in while spraying (picture C).
8. Remove the spray and remove your finger from the side of your
nose.
Keep your head upright for 10-20 seconds, breathing gently in
through your nose and out through your mouth. This helps the medicine
stay in your nose.
Your nose may feel wet inside and you may notice a slight taste after
using the spray - this is normal and will soon pass.
9. Your nasal spray is now empty. Throw it away safely and hygienically.

4. Possible side effects
Like all medicines, Imigran nasal spray can cause side effects, but not everybody gets them.
Some symptoms may be caused by the migraine itself.
Adverse events reported in adults have also been observed in adolescents. These include very rare
reports of heart attacks.
Allergic reaction: get doctor’s help straight away
The following side effects have occurred but their exact frequency is not known.
• The signs of allergy include rash, hives (itchy rash); wheezing; swollen eyelids, face or lips;
complete collapse.

Very common side effects
(affecting more than 1 in 10 people)
• Unpleasant taste.
Common side effects
(affect up to 1 in 10 people)
• Heaviness, pressure, tightness or pain in the chest, throat or other parts of the body, or feelings
of unusual sensations, including numbness, tingling and warmth or cold. These effects may be
intense but generally pass quickly.
If these effects continue or become severe (especially the chest pain):
� Get medical help urgently. In a very small number of people these symptoms can be caused by a
heart attack.
Other common side effects include:
• Irritation or burning sensation in the nose or throat; nose bleeds.
• Feeling sick (nausea) or being sick (vomiting), although this may be due to the migraine itself.
• Tiredness or drowsiness.
• Dizziness, feeling weak, or getting hot flushes.
• Temporary increase in blood pressure.
• Shortness of breath.
• Aching muscles.
Very rare side effects
(affect up to 1 in 10,000 people)
• Liver function changes. If you have a blood test to check your liver function, tell your doctor or
nurse that you are using Imigran.
Some people may have the following side effects but it is not known how often they occur
• Seizures/fits, tremors, muscle spasm, neck stiffness.
• Visual disturbances such as flickering, reduced vision, double vision, loss of vision, and in some
cases even permanent defects (although these may be due to the migraine attack itself).
• Heart problems, where your heartbeat may go faster, slower or change rhythm, chest pains
(angina) or heart attack.
• Pale, blue-tinged skin and/or pain in your fingers, toes, ears, nose or jaw in response to cold or
stress (Raynaud’s phenomenon).
• Feeling faint (blood pressure may go down).
• Pain in the lower left side of the stomach and bloody diarrhoea (ischaemic colitis).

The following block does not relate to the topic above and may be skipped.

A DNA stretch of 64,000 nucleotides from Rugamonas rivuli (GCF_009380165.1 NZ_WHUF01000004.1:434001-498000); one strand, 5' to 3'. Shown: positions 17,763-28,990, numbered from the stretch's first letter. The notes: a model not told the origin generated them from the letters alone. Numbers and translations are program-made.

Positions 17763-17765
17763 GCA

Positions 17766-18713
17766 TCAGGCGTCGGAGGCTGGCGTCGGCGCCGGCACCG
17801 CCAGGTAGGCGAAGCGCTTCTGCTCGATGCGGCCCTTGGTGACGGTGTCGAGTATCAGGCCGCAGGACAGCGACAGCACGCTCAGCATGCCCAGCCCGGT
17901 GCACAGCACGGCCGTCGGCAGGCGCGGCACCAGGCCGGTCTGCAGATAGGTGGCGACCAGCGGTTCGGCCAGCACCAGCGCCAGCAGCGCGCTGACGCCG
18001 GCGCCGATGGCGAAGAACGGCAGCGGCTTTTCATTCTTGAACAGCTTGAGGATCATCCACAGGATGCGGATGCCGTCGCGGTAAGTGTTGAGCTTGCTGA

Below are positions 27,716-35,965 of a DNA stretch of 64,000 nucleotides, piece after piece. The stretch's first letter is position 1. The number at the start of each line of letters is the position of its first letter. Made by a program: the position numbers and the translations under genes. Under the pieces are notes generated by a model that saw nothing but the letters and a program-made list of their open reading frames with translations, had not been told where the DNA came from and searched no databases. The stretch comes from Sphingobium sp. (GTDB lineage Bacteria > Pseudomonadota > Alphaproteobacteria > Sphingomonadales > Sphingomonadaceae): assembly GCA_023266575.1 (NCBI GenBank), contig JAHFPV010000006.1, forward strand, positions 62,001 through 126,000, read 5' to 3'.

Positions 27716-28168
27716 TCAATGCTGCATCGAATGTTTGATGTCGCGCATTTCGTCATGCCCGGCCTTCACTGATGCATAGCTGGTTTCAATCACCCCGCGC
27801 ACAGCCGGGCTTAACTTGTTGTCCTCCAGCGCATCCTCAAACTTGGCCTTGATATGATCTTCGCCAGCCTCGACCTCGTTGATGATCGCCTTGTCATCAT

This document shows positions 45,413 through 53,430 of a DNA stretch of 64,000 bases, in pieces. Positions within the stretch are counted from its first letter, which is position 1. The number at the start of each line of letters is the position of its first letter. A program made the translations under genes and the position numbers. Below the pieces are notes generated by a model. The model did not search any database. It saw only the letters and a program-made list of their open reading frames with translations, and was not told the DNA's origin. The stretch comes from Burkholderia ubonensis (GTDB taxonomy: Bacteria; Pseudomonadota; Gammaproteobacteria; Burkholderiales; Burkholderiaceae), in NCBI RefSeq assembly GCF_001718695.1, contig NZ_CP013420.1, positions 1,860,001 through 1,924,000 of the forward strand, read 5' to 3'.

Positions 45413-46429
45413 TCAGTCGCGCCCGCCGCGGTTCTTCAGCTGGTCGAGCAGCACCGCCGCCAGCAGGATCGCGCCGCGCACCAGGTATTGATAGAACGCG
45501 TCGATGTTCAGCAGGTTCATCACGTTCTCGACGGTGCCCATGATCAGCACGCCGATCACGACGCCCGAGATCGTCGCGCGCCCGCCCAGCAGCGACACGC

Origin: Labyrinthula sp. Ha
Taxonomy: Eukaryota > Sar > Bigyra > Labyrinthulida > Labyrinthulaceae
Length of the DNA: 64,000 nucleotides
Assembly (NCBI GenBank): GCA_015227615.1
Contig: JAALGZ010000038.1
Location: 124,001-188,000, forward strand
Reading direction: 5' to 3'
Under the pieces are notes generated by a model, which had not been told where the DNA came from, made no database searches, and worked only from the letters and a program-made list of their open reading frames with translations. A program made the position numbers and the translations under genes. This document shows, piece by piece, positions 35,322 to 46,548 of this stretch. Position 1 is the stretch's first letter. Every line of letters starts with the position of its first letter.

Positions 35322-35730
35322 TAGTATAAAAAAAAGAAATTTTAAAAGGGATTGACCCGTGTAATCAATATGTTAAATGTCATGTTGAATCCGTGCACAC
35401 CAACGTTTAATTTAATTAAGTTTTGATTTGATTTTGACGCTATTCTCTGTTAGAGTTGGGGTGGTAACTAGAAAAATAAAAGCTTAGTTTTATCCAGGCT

• Diarrhoea.
• Pain in the joints.
• Feeling anxious.
• Excessive sweating.
If any of the side effects gets serious, or if you notice any side effects not listed in this leaflet,
please tell your doctor or pharmacist.

5. How to store Imigran Nasal Spray
• Keep out of the sight and reach of children.
• Keep Imigran nasal spray in the sealed blister in the box to protect it from light.
• Don’t store above 30°C and don’t freeze.
• Don’t use Imigran nasal spray after the expiry date shown on the carton. The expiry date refers to
the last day of that month.
• Medicines should not be disposed of via wastewater or household waste. Ask your pharmacist how
to dispose of medicines no longer required. These measures will help to protect the environment.

6. Contents of the pack and other information
What Imigran nasal spray contains
• Each pre-filled nasal spray device contains the active ingredient - 20mg sumatriptan in 0.1ml
yellow-coloured aqueous solution.
• The other ingredients are sodium hydroxide, purified water, sulphuric acid, potassium dihydrogen
phosphate and sodium phosphate dibasic.
What Imigran nasal spray looks like and contents of the pack
• Each pack contains either 2 or 6 pre-filled, single use nasal spray devices containing a yellow
aqueous solution.
Manufacturer and Product Licence Holder
This product is manufactured by Manufactured by Glaxo Wellcome Spa, Strada Asolana Km 11 - 43056
San Polo Di Torrile, Parma, Italy. It is procured from within the EU by the Product Licence Holder:
Swinghope Limited, Brandon House, Marlowe Way, Croydon, CR0 4XS and repackaged by Interport
Limited, Brandon House, Marlowe Way, Croydon, CR0 4XS.
POM

PL No: 10380/1026

Leaflet revision date: 22/08/2013

If you get any of these symptoms soon after using Imigran:
� Don’t use any more. Contact a doctor straight away.
T04354

Expand Transcript

Source: Medicines and Healthcare Products Regulatory Agency

Disclaimer: Every effort has been made to ensure that the information provided here is accurate, up-to-date and complete, but no guarantee is made to that effect. Drug information contained herein may be time sensitive. This information has been compiled for use by healthcare practitioners and consumers in the United States. The absence of a warning for a given drug or combination thereof in no way should be construed to indicate that the drug or combination is safe, effective or appropriate for any given patient. If you have questions about the substances you are taking, check with your doctor, nurse or pharmacist.

Hide